Lima + Lunahuaná, Peru – Lima’s mighty fine climate

A dark smog cloud approaches us dozens of miles before we reach Lima. When getting closer it turns into yellowish-grey stinky fumes that make visibility murky like ground fog. In the evening I’ll have to take a shower to scrape the dark greasy coating off my skin. The Panamericana leaeds us through the 8.5-million-metropolis without turning even once. Lima is Peru’s capital since Francisco Pizarro founded it on a beautiful day in January 500 years ago and declared it the centre of his empire. The Spaniard was taken in by a misconception regarding the climate. Outside of the summer months a wall of coastal fog sinks down on the city in addition to today’s smog. Here the pulse of a centralist country beats, but it does without me. I’m not keen on huge cities with some museums and few colonial buildings that survived the numerous earthquakes. Lima’s infamous traffic isn’t worse than in other big cities: dense, asking for attentiveness, fast, and big-city.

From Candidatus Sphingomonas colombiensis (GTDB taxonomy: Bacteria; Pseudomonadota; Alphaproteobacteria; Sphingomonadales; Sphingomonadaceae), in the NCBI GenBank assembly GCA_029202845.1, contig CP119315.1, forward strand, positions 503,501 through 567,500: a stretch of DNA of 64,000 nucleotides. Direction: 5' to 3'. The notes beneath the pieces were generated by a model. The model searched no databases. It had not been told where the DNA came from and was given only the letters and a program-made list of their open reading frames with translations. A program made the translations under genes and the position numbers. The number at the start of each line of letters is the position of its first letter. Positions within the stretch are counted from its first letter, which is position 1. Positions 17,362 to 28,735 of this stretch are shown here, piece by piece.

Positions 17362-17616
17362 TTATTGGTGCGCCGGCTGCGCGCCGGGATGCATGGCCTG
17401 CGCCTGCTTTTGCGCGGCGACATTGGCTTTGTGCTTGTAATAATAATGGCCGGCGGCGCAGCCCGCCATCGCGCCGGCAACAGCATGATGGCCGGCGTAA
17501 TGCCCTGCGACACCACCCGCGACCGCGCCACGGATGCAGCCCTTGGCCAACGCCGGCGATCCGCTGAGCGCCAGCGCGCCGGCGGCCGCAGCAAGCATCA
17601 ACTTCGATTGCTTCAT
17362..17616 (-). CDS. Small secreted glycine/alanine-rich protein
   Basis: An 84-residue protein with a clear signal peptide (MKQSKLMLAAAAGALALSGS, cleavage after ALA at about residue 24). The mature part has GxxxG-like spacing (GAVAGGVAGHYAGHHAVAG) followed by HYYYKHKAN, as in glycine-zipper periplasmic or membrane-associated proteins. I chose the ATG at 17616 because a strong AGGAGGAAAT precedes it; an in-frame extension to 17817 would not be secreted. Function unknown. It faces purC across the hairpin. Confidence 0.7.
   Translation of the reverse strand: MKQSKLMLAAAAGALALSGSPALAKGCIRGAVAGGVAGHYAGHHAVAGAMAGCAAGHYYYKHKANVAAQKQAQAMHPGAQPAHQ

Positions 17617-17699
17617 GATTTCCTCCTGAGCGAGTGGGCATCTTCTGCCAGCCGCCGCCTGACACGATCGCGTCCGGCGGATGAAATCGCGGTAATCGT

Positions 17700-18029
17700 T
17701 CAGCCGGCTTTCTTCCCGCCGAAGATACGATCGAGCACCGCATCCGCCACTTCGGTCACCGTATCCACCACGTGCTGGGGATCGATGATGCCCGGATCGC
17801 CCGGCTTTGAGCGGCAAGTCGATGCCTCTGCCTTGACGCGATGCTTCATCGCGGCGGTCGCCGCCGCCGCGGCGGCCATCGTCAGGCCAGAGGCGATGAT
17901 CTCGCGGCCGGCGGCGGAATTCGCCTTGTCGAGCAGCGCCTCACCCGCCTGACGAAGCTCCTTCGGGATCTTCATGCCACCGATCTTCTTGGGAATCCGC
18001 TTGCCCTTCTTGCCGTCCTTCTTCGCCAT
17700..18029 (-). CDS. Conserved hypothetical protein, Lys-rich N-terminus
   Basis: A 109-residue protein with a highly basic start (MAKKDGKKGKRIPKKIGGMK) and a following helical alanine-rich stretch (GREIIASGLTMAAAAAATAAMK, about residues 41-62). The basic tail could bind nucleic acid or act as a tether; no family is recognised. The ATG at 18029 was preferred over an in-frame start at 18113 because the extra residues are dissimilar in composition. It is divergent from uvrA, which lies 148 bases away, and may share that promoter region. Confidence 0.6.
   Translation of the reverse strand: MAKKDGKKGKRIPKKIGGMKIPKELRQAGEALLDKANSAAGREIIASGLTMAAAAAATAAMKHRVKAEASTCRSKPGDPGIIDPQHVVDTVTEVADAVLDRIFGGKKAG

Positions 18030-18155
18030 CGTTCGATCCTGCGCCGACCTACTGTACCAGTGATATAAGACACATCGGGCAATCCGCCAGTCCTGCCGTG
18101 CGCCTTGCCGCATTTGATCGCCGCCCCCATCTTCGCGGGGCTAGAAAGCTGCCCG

Another 100 km south we start a trip into one of Peru’s wine regions: Lunahuaná. The grapevines and apple trees are irrigated by a river that unluckily supports an unhealthy population of black flies as well. We camp bleeding from their bites at Camping San Jeronimo at km 33 in front of Lunahuaná. Romantic tenting is down at the river with bearable cold showers and moderately clean bathrooms, vehicles park with o.k. bathrooms and water supply but showerless further up, each for 10 PEN per person: S 13°00’09.8’’ W 76°09’35.1’’.

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